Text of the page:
This is “Half-Life”, section 11.2 from the book Introduction to Chemistry: General, Organic, and Biological (v. 1.0). For details on it (including licensing), click here.
This book is licensed under a Creative Commons by-nc-sa 3.0 license. See the license for more details, but that basically means you can share this book as long as you credit the author (but see below), don't make money from it, and do make it available to everyone else under the same terms.
This content was accessible as of December 29, 2012, and it was downloaded then by Andy Schmitz in an effort to preserve the availability of this book.
Normally, the author and publisher would be credited here. However, the publisher has asked for the customary Creative Commons attribution to the original publisher, authors, title, and book URI to be removed. Additionally, per the publisher's request, their name has been removed in some passages. More information is available on this project's attribution page.
For more information on the source of this book, or why it is available for free, please see the project's home page. You can browse or download additional books there. To download a .zip file containing this book to use offline, simply click here.
Whether or not a given isotope is radioactive is a characteristic of that particular isotope. Some isotopes are stable indefinitely, while others are radioactive and decay through a characteristic form of emission. As time passes, less and less of the radioactive isotope will be present, and the level of radioactivity decreases. An interesting and useful aspect of radioactive decay is half-life. The half-lifeThe amount of time it takes for one-half of a radioactive isotope to decay. of a radioactive isotope is the amount of time it takes for one-half of the radioactive isotope to decay. The half-life of a specific radioactive isotope is constant; it is unaffected by conditions and is independent of the initial amount of that isotope.
Consider the following example. Suppose we have 100.0 g of 3H (tritium, a radioactive isotope of hydrogen). It has a half-life of 12.3 y. After 12.3 y, half of the sample will have decayed to 3He by emitting a beta particle, so that only 50.0 g of the original 3H remains. After another 12.3 y—making a total of 24.6 y—another half of the remaining 3H will have decayed, leaving 25.0 g of 3H. After another 12.3 y—now a total of 36.9 y—another half of the remaining 3H will have decayed, leaving 12.5 g of 3H. This sequence of events is illustrated in Figure 11.1 "Radioactive Decay".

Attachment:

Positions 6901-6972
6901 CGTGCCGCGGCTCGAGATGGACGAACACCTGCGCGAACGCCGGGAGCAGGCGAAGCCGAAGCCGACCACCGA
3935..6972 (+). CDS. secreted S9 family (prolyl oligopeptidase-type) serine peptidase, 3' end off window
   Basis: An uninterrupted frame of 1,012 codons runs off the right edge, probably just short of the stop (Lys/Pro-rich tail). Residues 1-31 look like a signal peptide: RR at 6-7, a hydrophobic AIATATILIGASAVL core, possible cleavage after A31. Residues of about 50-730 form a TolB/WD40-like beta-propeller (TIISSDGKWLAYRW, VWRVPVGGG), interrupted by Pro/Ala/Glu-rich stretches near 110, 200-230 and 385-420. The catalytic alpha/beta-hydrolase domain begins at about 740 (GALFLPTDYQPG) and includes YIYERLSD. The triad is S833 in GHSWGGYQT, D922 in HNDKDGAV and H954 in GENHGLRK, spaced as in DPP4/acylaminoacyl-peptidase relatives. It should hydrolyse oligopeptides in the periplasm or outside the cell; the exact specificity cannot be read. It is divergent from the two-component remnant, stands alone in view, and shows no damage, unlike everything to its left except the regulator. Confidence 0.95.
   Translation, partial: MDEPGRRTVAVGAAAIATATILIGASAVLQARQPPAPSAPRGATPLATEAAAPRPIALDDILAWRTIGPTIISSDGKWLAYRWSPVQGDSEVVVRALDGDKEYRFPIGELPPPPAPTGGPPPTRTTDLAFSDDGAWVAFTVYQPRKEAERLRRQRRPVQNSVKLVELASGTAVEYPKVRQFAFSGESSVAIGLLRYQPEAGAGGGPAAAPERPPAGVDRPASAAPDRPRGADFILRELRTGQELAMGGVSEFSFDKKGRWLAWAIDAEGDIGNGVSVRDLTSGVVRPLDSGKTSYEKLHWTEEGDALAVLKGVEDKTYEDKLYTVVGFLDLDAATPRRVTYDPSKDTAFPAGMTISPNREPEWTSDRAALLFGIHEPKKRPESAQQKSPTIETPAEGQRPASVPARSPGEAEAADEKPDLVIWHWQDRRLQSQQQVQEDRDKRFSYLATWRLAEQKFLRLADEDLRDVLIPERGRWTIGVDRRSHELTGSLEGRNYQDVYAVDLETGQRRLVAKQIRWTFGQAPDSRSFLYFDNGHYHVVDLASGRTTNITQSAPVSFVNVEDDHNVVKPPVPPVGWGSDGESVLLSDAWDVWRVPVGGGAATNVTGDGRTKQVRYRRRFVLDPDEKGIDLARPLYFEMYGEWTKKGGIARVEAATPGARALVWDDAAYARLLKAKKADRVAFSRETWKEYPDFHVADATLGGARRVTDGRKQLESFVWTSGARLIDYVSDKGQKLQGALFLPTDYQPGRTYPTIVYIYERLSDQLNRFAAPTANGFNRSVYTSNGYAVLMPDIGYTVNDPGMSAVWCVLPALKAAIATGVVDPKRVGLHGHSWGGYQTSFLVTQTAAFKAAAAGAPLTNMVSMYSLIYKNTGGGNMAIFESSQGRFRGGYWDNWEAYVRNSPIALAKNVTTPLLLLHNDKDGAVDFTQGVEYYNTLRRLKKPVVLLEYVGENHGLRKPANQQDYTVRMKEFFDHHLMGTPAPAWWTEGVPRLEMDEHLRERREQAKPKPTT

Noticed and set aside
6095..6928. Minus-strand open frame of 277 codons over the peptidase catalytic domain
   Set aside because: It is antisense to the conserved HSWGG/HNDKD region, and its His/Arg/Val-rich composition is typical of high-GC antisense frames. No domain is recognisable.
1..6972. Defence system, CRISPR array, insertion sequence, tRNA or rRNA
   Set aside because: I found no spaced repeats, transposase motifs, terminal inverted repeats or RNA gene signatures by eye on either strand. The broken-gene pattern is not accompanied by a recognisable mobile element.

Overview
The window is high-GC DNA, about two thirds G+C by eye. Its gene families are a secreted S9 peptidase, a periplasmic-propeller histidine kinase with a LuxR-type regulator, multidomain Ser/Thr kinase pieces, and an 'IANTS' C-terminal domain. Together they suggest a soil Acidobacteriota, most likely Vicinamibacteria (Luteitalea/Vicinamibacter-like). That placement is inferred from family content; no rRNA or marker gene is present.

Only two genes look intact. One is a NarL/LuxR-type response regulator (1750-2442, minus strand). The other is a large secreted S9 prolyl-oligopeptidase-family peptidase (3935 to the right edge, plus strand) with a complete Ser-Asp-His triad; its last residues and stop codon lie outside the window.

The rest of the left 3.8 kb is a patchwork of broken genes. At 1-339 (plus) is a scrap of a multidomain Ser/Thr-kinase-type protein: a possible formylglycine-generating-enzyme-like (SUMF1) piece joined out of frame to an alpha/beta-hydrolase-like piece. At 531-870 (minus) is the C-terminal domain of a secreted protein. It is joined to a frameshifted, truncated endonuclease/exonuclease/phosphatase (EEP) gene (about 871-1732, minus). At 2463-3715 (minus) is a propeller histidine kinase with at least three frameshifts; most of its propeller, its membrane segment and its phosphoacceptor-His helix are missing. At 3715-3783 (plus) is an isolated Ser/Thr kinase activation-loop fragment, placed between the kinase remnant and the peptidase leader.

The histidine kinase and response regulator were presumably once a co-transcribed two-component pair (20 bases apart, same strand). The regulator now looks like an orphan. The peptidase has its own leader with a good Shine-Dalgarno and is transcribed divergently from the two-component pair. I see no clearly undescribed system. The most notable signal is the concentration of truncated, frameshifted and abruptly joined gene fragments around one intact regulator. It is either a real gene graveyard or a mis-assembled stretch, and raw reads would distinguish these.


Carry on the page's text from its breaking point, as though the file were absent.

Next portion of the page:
Figure 11.1 Radioactive Decay
During each successive half-life, half of the initial amount will radioactively decay.
We can determine the amount of a radioactive isotope remaining after a given number half-lives by using the following expression:
where n is the number of half-lives. This expression works even if the number of half-lives is not a whole number.
The half-life of 20F is 11.0 s. If a sample initially contains 5.00 g of 20F, how much 20F remains after 44.0 s?
If we compare the time that has passed to the isotope’s half-life, we note that 44.0 s is exactly 4 half-lives, so using the previous equation, n = 4. Substituting and solving results in the following:
Less than one-third of a gram of 20F remains.
The half-life of 44Ti is 60.0 y. A sample initially contains 0.600 g of 44Ti. How much 44Ti remains after 180.0 y?
Half-lives of isotopes range from fractions of a microsecond to billions of years. Table 11.2 "Half-Lives of Various Isotopes" lists the half-lives of some isotopes.
Table 11.2 Half-Lives of Various Isotopes
|40K||1.26 × 109 y|
|235U||7.04 × 108 y|
|238U||4.47 × 109 y|
Many people think that the half-life of a radioactive element represents the amount of time an element is radioactive. In fact, it is the time required for half—not all—of the element to decay radioactively. Occasionally, however, the daughter element is also radioactive, so its radioactivity must also be considered.
The expected working life of an ionization-type smoke detector (described in the opening essay) is about 10 years. In that time, americium-241, which has a half-life of about 432 y, loses less than 4% of its radioactivity. A half-life of 432 y may seem long to us, but it is not very long as half-lives go. Uranium-238, the most common isotope of uranium, has a half-life of about 4.5 × 109 y, while thorium-232 has a half-life of 14 × 109 y.
On the other hand, some nuclei have extremely short half-lives, presenting challenges to the scientists who study them. The longest-lived isotope of lawrencium, 262Lr, has a half-life of 3.6 h, while the shortest-lived isotope of lawrencium, 252Lr, has a half-life of 0.36 s. As of this writing, the largest atom ever detected has atomic number 118, mass number 293, and a half-life of 120 ns. Can you imagine how quickly an experiment must be done to determine the properties of elements that exist for so short a time?
Describe a way to determine the amount of radioactive isotope remaining after a given number of half-lives.
Half-life is the amount of time needed for half of a radioactive material to decay.
take half of the initial amount for each half-life of time elapsed
Do all isotopes have a half-life? Explain.
Which is more radioactive—an isotope with a long half-life or an isotope with a short half-life?
How long does it take for 1.00 g of 103Pd to decay to 0.125 g if its half-life is 17.0 d?
How long does it take for 2.00 g of 94Nb to decay to 0.0625 g if its half-life is 20,000 y?
It took 75 y for 10.0 g of a radioactive isotope to decay to 1.25 g. What is the half-life of this isotope?
It took 49.2 s for 3.000 g of a radioactive isotope to decay to 0.1875 g. What is the half-life of this isotope?
Only radioactive isotopes have half-lives.